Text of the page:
When education should have been the topmost priority after a successful start of vaccine rollout, our pupils are being ruthlessly victimised by the whims and indecision of the education ministry.
From deciding whether or not classes will resume to holding examinations – the indecision prolonged, pushing the academic future of the students into further uncertainty and adding to the woes of the guardians.
Students from pre-primary to higher secondary are under-aged and they have no choice or voice. At this age, they are most likely to be happy with getting promotion to the next class without examination.
But this is not that easy for undergrads or others in higher studies, because examination results for them are not just a ticket to the next grade, but a scorecard for a future career.
So, the students of seven colleges affiliated with Dhaka University could not accept the thoughtless and abrupt suspension of exams. They took to the street, blocked road intersections in the New Market area in the morning on Tuesday, demanding that they want to sit for exams.
The ministry took until late afternoon to decide that exams will continue and only a brief announcement in this regard made the youths leave the streets.
For hours, the city's traffic almost collapsed, but city dwellers also had a chance to see innocent-looking boys greeting police persons with roses when a water cannon was put ready for action – a qualitative change in student protests.
The perception that the authorities break hibernation only after some outbursts became true again the day after as the National University announced examination schedules in May following students' protest near the same venue in the capital city. The students want exams to be held right now as Covid-19 has already cost them one full academic year and further delay in exams would mean another year lost.
University students also shouted for the reopening to make their voice heard.
Students of different public universities intensified their protests, demanding that the authorities concerned reopen halls that have been kept closed due to the pandemic.
In the face of the protests, the education ministry decided to reopen public and private universities on 24 May.
Indecision was also there regarding the HSC examination. Keeping the examinees in suspense for six months, the ministry announced that examinees would not need to sit for exams and that their merit would be assessed on the basis of SSC results. That unusual results came out in January.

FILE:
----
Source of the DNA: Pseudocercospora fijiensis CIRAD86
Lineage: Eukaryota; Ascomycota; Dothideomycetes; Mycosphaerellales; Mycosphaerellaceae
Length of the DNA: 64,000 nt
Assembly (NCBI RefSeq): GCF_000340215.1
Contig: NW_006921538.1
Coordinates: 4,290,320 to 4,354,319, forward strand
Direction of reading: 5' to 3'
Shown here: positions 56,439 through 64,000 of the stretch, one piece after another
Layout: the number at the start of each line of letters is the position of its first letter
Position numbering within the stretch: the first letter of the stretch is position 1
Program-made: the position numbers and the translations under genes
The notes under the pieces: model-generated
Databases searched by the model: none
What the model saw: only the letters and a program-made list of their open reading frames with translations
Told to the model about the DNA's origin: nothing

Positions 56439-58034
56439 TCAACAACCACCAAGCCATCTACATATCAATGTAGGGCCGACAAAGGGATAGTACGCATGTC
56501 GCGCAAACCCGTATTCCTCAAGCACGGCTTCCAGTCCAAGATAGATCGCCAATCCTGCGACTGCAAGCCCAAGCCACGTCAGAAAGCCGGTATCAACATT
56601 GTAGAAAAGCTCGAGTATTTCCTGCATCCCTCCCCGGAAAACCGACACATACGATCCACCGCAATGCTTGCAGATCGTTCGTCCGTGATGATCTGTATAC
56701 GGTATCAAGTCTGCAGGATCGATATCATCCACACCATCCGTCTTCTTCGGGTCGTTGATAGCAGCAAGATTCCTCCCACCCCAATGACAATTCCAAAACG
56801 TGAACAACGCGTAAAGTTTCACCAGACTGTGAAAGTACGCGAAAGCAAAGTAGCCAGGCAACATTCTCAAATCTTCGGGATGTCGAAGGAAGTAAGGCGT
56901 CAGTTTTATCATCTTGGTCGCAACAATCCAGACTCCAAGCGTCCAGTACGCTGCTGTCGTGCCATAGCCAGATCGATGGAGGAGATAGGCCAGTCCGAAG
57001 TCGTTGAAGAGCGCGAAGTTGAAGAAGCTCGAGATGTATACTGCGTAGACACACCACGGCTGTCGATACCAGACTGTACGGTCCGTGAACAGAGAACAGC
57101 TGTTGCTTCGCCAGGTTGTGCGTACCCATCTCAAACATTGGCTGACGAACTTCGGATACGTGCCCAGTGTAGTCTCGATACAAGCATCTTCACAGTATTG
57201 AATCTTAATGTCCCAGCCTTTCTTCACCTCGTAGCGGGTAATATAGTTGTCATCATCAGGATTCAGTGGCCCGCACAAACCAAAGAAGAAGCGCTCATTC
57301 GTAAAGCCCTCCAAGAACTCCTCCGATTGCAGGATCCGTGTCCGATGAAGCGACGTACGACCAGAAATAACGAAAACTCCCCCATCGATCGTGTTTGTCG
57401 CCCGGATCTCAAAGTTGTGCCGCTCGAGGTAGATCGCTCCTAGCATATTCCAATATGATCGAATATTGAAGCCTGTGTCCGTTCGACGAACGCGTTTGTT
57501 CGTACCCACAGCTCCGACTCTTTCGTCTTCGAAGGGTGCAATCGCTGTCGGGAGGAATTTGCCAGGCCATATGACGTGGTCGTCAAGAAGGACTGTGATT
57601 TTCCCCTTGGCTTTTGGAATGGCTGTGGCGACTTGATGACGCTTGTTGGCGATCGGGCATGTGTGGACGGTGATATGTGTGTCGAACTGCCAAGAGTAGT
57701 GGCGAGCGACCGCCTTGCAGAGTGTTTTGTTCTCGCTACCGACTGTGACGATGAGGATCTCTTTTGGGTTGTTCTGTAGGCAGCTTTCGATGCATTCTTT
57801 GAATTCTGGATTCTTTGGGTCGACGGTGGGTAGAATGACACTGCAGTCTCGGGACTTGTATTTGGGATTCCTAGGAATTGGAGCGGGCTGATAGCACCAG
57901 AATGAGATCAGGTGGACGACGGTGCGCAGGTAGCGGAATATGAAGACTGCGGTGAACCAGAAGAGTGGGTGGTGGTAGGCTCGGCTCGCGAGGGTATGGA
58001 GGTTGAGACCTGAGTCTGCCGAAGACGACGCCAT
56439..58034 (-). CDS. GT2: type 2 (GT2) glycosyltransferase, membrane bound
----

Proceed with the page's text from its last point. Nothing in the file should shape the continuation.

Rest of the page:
In a normal year, SSC exams take place in February. This time nothing is being heard about the SSC or the next HSC exams.
In January, two ministries in education – the Ministry of Education and the Ministry of Primary and Mass Education – appeared to have reactivated their functionaries to prepare for school reopening. They held meetings and asked schools to dust off their classrooms and premises by 4 February.
February is nearing end and schools are still closed.
Europe is among the worst sufferers from Covid-19 and a second wave caused stricter lockdowns in major cities there. But Finland kept schools closed for three months only and reopened those in mid-May last year.
A survey found the three months' experience of distance learning in Finland not productive as not all parents were able to assist their children at home while schools did not have laptops for all students, while others had to rely on mobile phones.
The Finnish education ministry brought most of the 530,000-odd students back to the classrooms as a survey indicated that three months' distance learning was not much productive as schools did not have laptops for all students.
The reopening of schools in Finland in mid-May did not cause an increase in Covid-19 infection rates, the Finnish Institute for Health and Welfare said in June.
Researches in Bangladesh also showed how online classes were not serving the goal and how a digital divide was widening among students in towns and villages. But our education ministries opted to continue the closure.
On 16 March last year, the government decided to keep all educational institutions closed for two weeks.
Later, the time was extended 14 times.
Pakistan started reopening schools in January.
In India, most states reopened schools for higher classes in January.
In the UK, university students have been asked to stay in their dormitories although classes were held online. Secondary schools have remained open since September and teachers were asked to be present at schools to aid O-level examinees, Din Mohsin, a Bangladeshi schoolteacher, said from London.
Researchers from the US Centers for Disease Control and Prevention (CDC) in a report in January said there has been little evidence that reopened schools have contributed meaningfully to increased community transmission.
We must be more caring for our children than many other countries. Decisions to send pupils back to classes in many countries show why they are well ahead of us in terms of quality of education.
The opinion of a guardian of two students – one of a public university and the other of a secondary high school – was so simple that it might even sound funny to our policymakers.
"Classes are closed. But are the children staying at home really? Everything is open and everyone is going everywhere. Only teachers and students are not going to schools," said the father of two, finding no reason why schools are closed in his far-flung village since a few Covid cases are still detected only in Dhaka.
Perhaps all guardians of the country's nearly 4.5 crore students have such questions and confusions in their minds.